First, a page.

Mobile Observations System
With support from the National Science Foundation, a NatureServe–led team has developed a Mobile Observations System to gather, collect, manage, and share up-to-date information on plants, animals, and habitats more efficiently. This system, which will aid both handheld field-data collection and online observation data management, will help increase the effectiveness of conservation action. By supporting a variety of data structures and collection workflows, the system will boost not just the precision and efficiency of scientists recording data, but also the pace of sharing data with biologists, ecologists, researchers, and other practitioners whose high-powered geospatial analyses drive so much conservation today.
Shaping a System to Support Digital Workflows
Natural heritage inventory is ripe to benefit from advances in mobile technology and computing devices. Not only should handheld units with built-in GPS location systems increase the accuracy of field mapping efforts, but replacing notebooks and clipboards with dedicated mobile devices would also enable scientists to increase the amount of time they spend in the field doing fieldwork, rather than data entry. Capturing observation data digitally can also improve their efficiency upon returning to the office by eliminating the need to re-enter records into their databases.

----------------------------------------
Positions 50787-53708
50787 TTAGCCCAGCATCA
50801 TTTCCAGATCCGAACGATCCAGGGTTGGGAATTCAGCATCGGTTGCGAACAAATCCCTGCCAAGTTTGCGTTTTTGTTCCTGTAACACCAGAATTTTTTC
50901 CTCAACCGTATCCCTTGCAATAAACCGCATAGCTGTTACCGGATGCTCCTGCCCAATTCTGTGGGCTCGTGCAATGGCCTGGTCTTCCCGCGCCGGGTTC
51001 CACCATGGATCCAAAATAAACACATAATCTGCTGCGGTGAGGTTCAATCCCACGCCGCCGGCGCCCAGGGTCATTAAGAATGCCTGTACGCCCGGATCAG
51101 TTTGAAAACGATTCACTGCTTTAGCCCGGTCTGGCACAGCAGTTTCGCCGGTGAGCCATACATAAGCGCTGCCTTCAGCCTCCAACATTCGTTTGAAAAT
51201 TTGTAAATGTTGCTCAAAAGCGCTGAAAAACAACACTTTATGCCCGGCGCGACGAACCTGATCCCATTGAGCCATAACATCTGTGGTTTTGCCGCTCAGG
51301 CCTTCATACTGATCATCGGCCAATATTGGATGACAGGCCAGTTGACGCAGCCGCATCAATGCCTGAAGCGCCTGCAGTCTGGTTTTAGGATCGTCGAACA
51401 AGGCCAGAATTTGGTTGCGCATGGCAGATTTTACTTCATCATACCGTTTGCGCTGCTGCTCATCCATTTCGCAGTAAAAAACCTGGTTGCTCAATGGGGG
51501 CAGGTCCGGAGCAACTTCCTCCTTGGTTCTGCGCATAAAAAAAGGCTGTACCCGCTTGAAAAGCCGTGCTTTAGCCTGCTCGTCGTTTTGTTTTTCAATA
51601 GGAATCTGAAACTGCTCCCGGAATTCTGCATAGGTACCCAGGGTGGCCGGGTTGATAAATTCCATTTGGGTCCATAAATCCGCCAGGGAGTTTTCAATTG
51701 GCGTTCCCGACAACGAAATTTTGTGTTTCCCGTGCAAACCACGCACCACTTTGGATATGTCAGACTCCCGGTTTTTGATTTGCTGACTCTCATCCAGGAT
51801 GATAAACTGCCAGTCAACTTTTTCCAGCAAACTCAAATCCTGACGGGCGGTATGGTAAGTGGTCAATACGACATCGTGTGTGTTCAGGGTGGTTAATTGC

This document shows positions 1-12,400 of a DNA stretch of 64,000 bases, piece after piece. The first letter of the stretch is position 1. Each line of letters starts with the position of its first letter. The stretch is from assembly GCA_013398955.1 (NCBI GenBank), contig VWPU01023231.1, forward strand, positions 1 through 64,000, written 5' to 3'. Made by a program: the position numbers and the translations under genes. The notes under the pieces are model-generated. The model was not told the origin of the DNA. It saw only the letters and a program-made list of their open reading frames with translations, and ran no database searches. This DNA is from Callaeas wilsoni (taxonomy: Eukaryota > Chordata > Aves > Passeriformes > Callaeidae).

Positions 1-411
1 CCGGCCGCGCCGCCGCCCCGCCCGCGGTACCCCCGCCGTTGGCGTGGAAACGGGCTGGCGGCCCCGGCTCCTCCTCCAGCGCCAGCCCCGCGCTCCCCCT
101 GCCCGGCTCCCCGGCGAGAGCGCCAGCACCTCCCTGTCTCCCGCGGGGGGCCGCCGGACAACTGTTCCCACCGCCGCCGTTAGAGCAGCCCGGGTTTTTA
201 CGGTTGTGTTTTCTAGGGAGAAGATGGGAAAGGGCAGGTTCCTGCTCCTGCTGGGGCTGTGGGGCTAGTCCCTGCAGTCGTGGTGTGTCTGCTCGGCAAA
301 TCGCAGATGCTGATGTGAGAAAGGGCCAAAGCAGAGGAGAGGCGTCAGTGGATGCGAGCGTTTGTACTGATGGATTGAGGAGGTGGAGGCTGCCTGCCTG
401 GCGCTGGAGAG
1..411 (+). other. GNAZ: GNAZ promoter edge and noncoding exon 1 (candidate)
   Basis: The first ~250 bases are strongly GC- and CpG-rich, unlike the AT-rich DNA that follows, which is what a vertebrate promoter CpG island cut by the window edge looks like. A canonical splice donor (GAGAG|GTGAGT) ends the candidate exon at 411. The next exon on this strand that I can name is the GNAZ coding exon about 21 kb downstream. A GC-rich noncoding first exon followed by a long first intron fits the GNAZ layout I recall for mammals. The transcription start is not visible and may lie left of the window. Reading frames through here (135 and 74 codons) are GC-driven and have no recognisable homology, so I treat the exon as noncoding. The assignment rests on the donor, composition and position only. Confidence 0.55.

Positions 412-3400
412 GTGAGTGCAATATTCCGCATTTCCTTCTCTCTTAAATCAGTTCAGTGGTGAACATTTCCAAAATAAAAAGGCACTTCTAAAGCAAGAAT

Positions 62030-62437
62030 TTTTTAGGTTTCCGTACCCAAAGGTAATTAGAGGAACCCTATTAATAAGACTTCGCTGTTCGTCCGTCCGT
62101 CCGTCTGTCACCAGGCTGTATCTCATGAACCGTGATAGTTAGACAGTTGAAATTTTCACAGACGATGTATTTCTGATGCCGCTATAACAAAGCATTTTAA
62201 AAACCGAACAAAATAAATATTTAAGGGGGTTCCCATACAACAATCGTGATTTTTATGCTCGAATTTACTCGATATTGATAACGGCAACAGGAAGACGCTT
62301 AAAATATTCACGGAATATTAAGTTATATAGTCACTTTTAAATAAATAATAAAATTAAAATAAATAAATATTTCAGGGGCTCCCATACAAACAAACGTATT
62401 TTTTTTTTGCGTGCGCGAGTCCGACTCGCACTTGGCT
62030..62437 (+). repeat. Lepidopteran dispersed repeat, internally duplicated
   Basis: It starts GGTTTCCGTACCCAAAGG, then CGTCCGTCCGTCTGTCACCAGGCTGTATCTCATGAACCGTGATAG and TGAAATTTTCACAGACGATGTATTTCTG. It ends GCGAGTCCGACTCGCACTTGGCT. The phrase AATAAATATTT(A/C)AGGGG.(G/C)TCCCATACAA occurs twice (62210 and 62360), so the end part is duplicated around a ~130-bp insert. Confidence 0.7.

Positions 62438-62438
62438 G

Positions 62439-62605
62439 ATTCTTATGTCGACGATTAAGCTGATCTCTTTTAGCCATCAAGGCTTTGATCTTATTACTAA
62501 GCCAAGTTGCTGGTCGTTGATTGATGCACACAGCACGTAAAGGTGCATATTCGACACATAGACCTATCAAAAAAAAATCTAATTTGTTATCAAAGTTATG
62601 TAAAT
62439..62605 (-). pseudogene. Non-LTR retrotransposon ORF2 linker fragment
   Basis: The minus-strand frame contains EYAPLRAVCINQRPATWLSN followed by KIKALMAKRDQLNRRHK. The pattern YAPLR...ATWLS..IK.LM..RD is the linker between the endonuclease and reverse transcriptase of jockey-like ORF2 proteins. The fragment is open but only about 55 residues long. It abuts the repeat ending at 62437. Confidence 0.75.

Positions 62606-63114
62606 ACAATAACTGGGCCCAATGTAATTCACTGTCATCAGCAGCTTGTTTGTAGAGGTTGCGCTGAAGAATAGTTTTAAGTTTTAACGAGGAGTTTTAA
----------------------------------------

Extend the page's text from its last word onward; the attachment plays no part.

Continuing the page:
So why doesn’t every field scientist already use a handheld device?
For starters, accurately representing biodiversity requires large amounts of high-quality data. Programs that conduct field observations and inventories (like the NatureServe network member programs) must choose how—and where—best to collect data with limited resources. Data structures and data collection workflows vary widely, and even observation data themselves are diverse, encompassing a range of different types of records from vegetation plots and transects to confirmed absences, rare species observations, and monitoring and integrity assessments.
More crucially, setting up a system to support the transition from pencil and paper to bytes and bits is hard, and numerous elements of an end-to-end digital infrastructure are not yet in place. Key gaps include:
- Data storage and analysis systems haven’t been upgraded to support new digital workflows
- Those lucky few scientists who don’t lack electronic field forms do work without either common templates or clear processes for moving records from field forms to a database system
- Cleaning up and validating electronic observation data represents a brave new technological world.
Despite the challenges to gathering, maintaining, and distributing this data digitally, one important fact remains: knowing the location and range of plants, animals, and natural communities is essential for making informed environmental decisions. Clear and present threats like habitat loss, fragmentation, and climate change, in turn, increase the urgency and need to share these data more quickly and widely.
This material is based upon work supported by the National Science Foundation under Grant No. DBI–0547630—Improving Geospatial Data Capture of Biological Features: Development of a Handheld Tool for Field Inventory and Mapping. Any opinions, findings, and conclusions or recommendations expressed in this material are those of the author(s) and do not necessarily reflect the views of the National Science Foundation.